21.4127

The $x_w$ and $y_w$ can be obtained like this:

xw = (x.mass.avgradii)/totalavgradius
yw = (y.mass.avgradii)/totalavgradius

-0.0689768

-0.0690877

Of course, you are free to decrease with the edge length parameter ρ which controls the accuracy. For example, with ρ = 0.001;ρfine = 0.000001; I get

xw = (x.mass.avgradii)/totalavgradius
yw = (y.mass.avgradii)/totalavgradius

-0.0690308

-0.0690308

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    $\begingroup$ Nice. I clearly need to get comfortable with FEMs. $\endgroup$ – b3m2a1 Jan 13 '18 at 20:19
  • $\begingroup$ How do I use this to solve $x_w$ and $y_w$? Do I take s=x*avgRadiusFunction[curve] and apply Total[mass.s[curvfine][domain["Coordinates"]]] $\endgroup$ – Arbuja Jan 13 '18 at 20:56
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I mentioned this in the comments, but we'll tackle this via compilation and a more manageable AccuracyGoal:

curve =
  DiscretizeRegion[
   ImplicitRegion[
    x^2 + y^2 + Sin[4*x] + Sin[4*y] == 
     4, {{x, -3, 3}, {y, -4, 4}}], {{-3, 3}, {-4, 4}}, 
   AccuracyGoal -> 4];
q = MeshCoordinates[curve];
edges = First /@ MeshCells[curve, 1];
avgRadius[p_] :=

  1/(2 π) Abs[
    Sum[Module[{q1, q2, d1, d2, r, dθ}, q1 = q[[First@e]];
      q2 = q[[Last@e]];
      r = Norm[p - (q1 + q2)/2];(*midpoint approximation*)

      d1 = q1 - p;
      d2 = q2 - p;
      dθ =
       Arg[(d1[[1]] + I*d1[[2]])/(d2[[1]] + I*d2[[2]])];
      r dθ], {e, edges}]];
symbRad = avgRadius[{x, y}];
compSym =
  Compile[{{x, _Real}, {y, _Real}},
   Evaluate@symbRad,
   RuntimeOptions -> {"EvaluateSymbolically" -> False},
   CompilationTarget -> "C"
   ];

Then we can see how long it takes on a reasonably small grid:

AbsoluteTiming[
  heights =
    Table[
     compSym[x, y],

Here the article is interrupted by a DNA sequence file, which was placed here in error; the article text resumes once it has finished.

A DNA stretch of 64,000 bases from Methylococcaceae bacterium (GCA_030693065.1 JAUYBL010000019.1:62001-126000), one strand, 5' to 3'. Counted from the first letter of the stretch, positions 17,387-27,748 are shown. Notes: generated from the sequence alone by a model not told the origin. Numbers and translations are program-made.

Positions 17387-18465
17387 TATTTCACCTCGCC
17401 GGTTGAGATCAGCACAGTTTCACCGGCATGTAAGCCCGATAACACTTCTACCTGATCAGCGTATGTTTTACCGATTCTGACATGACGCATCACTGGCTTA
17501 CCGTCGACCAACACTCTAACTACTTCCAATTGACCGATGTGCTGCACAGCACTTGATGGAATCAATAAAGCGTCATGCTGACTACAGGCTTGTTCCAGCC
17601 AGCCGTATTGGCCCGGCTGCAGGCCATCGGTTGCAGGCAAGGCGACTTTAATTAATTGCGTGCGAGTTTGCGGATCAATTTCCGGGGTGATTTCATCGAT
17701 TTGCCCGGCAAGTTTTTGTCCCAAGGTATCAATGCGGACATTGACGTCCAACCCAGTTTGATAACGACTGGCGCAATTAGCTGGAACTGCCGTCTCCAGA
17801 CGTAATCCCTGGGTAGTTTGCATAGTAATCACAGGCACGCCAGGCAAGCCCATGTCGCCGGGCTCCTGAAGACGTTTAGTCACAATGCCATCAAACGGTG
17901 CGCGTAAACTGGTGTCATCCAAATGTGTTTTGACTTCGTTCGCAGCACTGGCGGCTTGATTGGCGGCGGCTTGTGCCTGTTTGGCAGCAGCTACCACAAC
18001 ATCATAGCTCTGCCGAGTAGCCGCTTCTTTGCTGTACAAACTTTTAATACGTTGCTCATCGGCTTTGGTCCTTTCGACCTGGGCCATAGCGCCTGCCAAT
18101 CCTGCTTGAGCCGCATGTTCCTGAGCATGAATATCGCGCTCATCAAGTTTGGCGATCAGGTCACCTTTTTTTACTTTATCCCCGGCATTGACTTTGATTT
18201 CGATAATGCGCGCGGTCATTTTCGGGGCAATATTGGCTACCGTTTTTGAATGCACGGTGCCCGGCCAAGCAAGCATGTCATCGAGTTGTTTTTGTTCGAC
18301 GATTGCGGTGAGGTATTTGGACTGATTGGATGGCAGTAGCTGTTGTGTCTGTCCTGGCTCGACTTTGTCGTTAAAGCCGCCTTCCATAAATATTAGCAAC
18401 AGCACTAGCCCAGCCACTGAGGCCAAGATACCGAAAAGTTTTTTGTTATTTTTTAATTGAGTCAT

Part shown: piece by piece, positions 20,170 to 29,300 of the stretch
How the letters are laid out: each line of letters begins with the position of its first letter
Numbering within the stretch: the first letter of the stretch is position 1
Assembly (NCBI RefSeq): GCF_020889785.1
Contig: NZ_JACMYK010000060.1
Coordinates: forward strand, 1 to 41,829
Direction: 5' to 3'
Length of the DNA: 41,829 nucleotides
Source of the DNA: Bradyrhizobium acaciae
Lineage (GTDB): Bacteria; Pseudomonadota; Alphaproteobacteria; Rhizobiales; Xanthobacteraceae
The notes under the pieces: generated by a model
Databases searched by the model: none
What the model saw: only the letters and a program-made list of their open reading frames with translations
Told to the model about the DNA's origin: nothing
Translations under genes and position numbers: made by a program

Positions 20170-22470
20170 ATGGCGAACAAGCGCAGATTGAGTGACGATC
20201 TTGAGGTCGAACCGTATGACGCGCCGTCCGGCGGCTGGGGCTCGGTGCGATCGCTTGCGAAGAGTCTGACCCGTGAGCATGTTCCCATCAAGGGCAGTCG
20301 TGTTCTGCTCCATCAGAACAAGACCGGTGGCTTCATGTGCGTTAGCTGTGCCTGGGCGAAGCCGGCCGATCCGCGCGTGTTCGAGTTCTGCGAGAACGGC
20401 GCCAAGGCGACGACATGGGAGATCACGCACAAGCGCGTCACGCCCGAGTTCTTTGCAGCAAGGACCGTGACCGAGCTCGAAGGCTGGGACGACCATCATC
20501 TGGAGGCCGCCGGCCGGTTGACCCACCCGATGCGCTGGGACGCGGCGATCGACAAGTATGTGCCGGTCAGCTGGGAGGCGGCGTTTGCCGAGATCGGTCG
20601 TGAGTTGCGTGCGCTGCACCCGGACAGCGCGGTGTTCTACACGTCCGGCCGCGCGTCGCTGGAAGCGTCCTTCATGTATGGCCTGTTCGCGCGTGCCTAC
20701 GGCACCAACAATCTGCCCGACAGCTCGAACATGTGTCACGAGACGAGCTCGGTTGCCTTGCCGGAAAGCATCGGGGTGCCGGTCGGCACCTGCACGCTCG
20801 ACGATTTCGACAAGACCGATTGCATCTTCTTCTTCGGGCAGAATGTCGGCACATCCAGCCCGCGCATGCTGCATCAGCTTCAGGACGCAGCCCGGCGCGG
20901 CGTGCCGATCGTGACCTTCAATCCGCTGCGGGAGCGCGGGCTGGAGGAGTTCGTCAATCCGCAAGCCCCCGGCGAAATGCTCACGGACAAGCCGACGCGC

{x, -10, 10, .1},
     {y, -10, 10, .1}
     ];
  ][[1]]

3.49649

Which is still mad slow. So the NIntegrate will probably take a looong time.

And so first we check to see if we messed up and introduced a "MainEvaluate":

<< CompiledFunctionTools`
pstr = CompilePrint[compSym];
StringContainsQ[pstr, "MainEvaluate"]

False

And it turns out we didn't.

Now plotting those heights:

ListPlot3D[heights, PlotRange -> All]

asdasd

This seems like the kind of NIntegrate should be able to handle. So:

NIntegrate[
 compSym[x, y],
 {x, -10, 10},
 {y, -10, 10}
 ]

NIntegrate::slwcon: Numerical integration converging too slowly; suspect one of the following: singularity, value of the integration is 0, highly oscillatory integrand, or WorkingPrecision too small.

142.029

And so there's something in your domain making NIntegrate unhappy.

The other integrals can also be handled via compilation, e.g.:

compXSym =
  Compile[{{x, _Real}, {y, _Real}},
   Evaluate[x * symbRad],
   RuntimeOptions -> {"EvaluateSymbolically" -> False},
   CompilationTarget -> "C"
   ];

compYSym =
  Compile[{{x, _Real}, {y, _Real}},
   Evaluate[y * symbRad],
   RuntimeOptions -> {"EvaluateSymbolically" -> False},
   CompilationTarget -> "C"
   ];

But fundamentally NIntegrate is unhappy with something in your problem and it's worth trying to figure out what that is.

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  • $\begingroup$ Maybe the code from this answer could help? $\endgroup$ – Arbuja Jan 13 '18 at 19:44